Fail-fast to get it right the first time

There is a myth around Fail-Fast agile concept that it is a license to fail as long as you are learning. Yes, it does seem like a fair trade-off - when your agile teams are failing they are also learning and improving. However, it should not be taken as an excuse to fail or take the failure itself lightly. We need to consider HOW we are failing. Fail fast cannot be attributed to the fact that the team just cannot code or test properly, that’s bad team formation and we need to hit the planning board. XP does not prescribe fail-fast, we don’t prepare for failure. The teams play full out to win and accept responsibility for the consequences. Fussing too much about failures and consequences can distract you from your goals. We need to remember that the only thing that all you can control is your own behaviour. You can't control others expectations but it is upto me to do my best and to communicate clearly.

There is always a COST attached to failure if not blame or stigma. Stigmatizing failure is a mistake and it won’t lead to any innovation. Whenever a sprint fails while trying something unique or experimental, it will help you learn and evolve. But make no mistake, the sprint has costed the client with no real product increment. Failure of a sprint will also take into account the cost perspective, let’s make it Fail-Fast Fail-Cheap.

Stigmatization of failure hinders innovation

It also matters WHEN you fail. Failure as part of initial sprints could be managed especially if you were anticipating it, considering the extent of experimentation you were going for. We need to experiment in a controlled environment while keeping cost in mind. Having said that, there are end-game sprints, for example, in the sprint which is going live, we cannot afford to fail. So, this makes it Fail-Fast Fail-First Fail-Cheap.

In the current market scenario, customer experience is the key. Businesses need to ensure that the quality is in sync or exceeds customer expectation. Hence, it is crucial to achieve First-Time-Right as the customer forms an opinion of a particular application as soon as he or she opens it. Customer loyalty resulting out of his or her first impression, once lost, is difficult if not impossible to regain. This means that businesses cannot afford to ship something that is incomplete; they have to get it first-time right.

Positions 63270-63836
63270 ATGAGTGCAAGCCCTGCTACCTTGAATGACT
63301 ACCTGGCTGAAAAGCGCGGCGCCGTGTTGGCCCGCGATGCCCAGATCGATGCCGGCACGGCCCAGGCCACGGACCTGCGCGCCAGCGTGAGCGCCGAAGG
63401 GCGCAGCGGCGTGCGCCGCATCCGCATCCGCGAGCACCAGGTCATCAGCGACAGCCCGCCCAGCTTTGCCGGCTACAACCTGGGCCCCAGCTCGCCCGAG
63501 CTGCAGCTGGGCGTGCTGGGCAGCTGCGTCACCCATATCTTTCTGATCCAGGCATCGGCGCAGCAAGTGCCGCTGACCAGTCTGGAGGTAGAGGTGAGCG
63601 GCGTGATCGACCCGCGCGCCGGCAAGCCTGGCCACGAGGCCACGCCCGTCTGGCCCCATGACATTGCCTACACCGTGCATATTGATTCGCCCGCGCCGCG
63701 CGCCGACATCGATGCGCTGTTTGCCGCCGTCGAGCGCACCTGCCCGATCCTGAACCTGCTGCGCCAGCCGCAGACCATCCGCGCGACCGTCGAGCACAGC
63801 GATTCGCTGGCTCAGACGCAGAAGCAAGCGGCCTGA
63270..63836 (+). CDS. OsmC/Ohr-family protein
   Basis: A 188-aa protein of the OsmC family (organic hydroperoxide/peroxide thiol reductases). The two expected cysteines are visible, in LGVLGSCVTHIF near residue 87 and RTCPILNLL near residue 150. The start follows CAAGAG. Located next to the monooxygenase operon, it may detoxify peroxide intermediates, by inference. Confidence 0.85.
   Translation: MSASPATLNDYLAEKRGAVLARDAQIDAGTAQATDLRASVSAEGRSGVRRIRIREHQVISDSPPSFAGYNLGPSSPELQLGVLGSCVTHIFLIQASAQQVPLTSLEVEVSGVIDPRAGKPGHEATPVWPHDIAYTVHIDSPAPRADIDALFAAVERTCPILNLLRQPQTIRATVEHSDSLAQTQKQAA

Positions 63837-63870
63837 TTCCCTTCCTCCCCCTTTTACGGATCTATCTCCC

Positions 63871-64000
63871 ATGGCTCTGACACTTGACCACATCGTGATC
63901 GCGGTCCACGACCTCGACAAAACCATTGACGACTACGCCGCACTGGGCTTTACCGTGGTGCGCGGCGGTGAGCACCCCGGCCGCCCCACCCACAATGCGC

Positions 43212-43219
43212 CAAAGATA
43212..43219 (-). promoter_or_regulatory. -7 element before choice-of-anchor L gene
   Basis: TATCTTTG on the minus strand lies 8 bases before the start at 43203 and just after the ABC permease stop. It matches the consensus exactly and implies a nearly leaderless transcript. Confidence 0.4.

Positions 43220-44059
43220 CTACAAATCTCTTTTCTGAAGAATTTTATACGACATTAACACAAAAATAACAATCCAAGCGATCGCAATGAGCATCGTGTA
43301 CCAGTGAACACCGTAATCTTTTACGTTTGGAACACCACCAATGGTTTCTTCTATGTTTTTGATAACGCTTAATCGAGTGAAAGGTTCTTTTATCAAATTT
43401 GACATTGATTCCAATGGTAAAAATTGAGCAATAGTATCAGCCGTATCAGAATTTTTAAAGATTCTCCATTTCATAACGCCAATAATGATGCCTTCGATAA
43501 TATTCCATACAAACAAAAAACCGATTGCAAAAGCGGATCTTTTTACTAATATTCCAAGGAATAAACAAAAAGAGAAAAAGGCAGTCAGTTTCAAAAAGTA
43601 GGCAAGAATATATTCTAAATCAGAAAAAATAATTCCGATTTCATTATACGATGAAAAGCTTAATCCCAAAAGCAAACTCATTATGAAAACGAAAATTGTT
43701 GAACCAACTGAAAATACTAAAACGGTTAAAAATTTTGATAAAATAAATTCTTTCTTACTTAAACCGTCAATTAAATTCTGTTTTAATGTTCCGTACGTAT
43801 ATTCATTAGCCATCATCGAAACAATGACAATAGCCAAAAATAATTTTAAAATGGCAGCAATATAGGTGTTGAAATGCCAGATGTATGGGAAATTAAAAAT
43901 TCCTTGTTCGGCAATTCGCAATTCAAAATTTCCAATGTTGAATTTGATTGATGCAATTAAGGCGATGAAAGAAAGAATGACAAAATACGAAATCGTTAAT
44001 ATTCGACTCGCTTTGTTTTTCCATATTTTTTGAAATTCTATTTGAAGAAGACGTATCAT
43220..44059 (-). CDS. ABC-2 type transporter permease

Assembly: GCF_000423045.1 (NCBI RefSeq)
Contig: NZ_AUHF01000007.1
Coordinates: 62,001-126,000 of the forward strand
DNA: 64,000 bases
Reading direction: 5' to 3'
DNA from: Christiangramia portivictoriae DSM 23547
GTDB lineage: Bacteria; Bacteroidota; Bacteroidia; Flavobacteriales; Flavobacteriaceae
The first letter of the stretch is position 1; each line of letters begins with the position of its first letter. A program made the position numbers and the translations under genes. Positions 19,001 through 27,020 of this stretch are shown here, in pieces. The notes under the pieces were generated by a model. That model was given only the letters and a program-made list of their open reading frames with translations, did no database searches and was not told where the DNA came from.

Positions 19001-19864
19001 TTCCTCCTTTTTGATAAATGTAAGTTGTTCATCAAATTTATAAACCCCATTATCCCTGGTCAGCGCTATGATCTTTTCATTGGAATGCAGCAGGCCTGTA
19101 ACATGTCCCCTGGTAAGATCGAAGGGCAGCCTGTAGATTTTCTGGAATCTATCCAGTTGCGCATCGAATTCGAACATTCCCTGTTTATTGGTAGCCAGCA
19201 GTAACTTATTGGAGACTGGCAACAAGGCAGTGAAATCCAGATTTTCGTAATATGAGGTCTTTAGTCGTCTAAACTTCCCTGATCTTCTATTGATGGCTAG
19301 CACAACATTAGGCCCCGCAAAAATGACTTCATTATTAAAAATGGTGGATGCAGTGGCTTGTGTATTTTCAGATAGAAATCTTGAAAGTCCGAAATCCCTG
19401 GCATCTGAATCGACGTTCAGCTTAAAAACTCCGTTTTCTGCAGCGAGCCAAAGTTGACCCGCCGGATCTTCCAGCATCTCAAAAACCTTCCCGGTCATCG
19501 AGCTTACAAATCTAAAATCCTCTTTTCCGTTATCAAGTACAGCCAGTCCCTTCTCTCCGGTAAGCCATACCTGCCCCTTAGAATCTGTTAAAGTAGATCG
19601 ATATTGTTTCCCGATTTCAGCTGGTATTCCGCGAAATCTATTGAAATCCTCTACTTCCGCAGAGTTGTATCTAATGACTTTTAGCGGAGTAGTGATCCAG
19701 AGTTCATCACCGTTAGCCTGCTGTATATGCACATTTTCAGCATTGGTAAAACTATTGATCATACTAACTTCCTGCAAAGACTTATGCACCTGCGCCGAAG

Lessons learnt from failed sprints can empower the team

So that's a pretty good reason why assuring first-time right is so important for businesses and Fail-Fast Fail-First Fail-Cheap can be utilised to ensure quality and innovation. It would be a big problem if we are not able to capture the failures and leak this to releases. This is also why shift-left helps put quality at the forefront everyday activities, how everybody should look at quality as part of their everyday job. That's the reason why this and other aspects of shift-left are helping businesses deliver first-time right, every time.

SAFe is based upon Lean and Agile principles and encourages experimentationand continuously evolving design and architecture.

 Out of the 9 principles of SAFe, my favourite happens to be Principle #3 – Assume variability; preserve options. This introduces a major paradigm shift when it comes to innovation and experimentation. This guides us to move from single option point-based approach to set based approach where we do not discard options and preserve them such that to their usage in potential solution space, keeping respect for the unknown. We get these options from what some may call as Failures from the past, in SAFe these are simply options that we have and if needed can be utilized down the line for our set based approach.

This is driven by the fundamental aspect of SAFe that is called as the Innovation and Planning iteration. SAFe puts forth innovation and planning as an iteration which provides a regular, cadence-based opportunity, at the end of every PI, for innovation and exploration and dedicated time to go beyond the delivery towards improved collaboration, and brings creativity to the table. Innovation Planning iterations, Ship-it days and Hack-a-thons promote spontaneous breakthroughs which can help teams identify and rectify challenges in their iteration objectives. Any experimentation, in terms of software, coding practices or even architecture, for the next iteration can be included in the IP iteration so as to reduce the unpredictability of the iteration. This will help teams keep a tab on the COST of failure due to experimentation.

As an Agile Coach, mentor and trainer, Ashish Mishra works with organizations to empower development teams to deliver value to their customers with dedication to quality. Ashish is a key member of the Temenos+Agility team, bringing his vast experience in enterprise transformation to the table.

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